A key advantage for booking via Alaska or American is that you can add free positioning flights within the continental US and/or continue beyond Tokyo within North Asia or South Asia. Alaska also allows one stopover each way (including when booking one-way), so you could stop in Tokyo en route somewhere else or in Seattle (or elsewhere) on the way home.
You can easily find availability via the Alaska Air website. Choose a calendar view format and business class to see dates, though note that the calendar isn’t entirely accurate (for example, this shows no availability on April 18th, but when I clicked through on that date I found 2 seats).
You can also see availability on Qantas.com, through Qantas requires you to log in first.
Unfortunately, these flights do not show up in searches at the British Airways website. However, an agent was able to see this availability over the phone, so you should be able to call.
If you have Alaska miles, that’s obviously an attractive proposition due to the low fees. On the other hand, with the transfer bonus, British Airways can be a solid deal (and you should be able to cancel for a low fee up until 24 hours before departure). Another advantage for British Airways would be if you need to book a lap infant. Alaska can’t book lap infants on other carriers and will refer you to JAL (which will charge you 10% of the adult fare & taxes – around $600 on this route on the dates I checked). British Airways charges 10% of the adult mileage cost plus taxes (i.e. 6,250 Avios or 7,500 Avios).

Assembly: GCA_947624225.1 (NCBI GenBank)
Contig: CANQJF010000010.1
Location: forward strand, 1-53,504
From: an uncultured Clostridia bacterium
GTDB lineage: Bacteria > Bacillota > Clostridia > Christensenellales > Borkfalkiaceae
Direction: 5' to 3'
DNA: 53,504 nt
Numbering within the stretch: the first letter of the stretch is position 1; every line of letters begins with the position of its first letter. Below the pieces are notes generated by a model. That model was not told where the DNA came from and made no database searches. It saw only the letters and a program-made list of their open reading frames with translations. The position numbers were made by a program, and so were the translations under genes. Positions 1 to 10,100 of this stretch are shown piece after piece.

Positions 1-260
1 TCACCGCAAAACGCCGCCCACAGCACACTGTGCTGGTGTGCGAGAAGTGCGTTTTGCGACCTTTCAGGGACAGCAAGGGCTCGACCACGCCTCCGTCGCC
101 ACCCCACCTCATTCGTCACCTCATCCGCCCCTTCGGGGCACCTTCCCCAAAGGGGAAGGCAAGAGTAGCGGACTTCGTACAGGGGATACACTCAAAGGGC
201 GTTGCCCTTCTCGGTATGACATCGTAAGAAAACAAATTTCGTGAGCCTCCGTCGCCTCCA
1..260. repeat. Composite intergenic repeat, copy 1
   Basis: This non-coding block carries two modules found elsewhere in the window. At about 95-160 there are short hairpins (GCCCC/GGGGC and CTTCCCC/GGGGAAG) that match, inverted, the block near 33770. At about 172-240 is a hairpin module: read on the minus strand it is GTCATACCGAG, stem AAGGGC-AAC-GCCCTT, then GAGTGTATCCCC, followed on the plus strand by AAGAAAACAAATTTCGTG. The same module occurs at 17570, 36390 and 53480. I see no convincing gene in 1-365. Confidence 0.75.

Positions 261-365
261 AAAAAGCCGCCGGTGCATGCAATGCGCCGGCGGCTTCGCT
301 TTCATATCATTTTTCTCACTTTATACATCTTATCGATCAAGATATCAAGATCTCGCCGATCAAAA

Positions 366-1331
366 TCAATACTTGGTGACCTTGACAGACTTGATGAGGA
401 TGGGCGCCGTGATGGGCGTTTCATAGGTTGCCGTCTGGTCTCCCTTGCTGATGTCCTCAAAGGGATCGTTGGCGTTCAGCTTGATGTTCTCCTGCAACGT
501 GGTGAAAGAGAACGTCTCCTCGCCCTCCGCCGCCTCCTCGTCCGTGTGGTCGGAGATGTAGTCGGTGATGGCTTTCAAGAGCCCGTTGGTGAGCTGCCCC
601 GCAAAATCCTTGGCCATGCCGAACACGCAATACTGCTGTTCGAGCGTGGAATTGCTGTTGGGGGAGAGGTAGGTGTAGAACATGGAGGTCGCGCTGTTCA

Speaking of mileage cost on BA, remember that they use a peak/off-peak calendar for awards. Head for Points has example calendars, though his calendars didn’t match what an agent told me on the phone. According to the agent with whom I spoke are peak dates during Spring/Cherry Blossom time:
- March 28th to April 16th
The following dates are off-peak:
- April 16th to May 24th
I did not ask beyond that — you can either consult the Head for Points calendars or call for further info.
That cuts out Cherry Blossom time in Tokyo (usually early April), but consult the chart on this page for cities that may bloom before or after BA’s peak times.
And it’s not just that time of year — two seats are available in business class from when this flight begins on March 31st through the end of the calendar on many flights.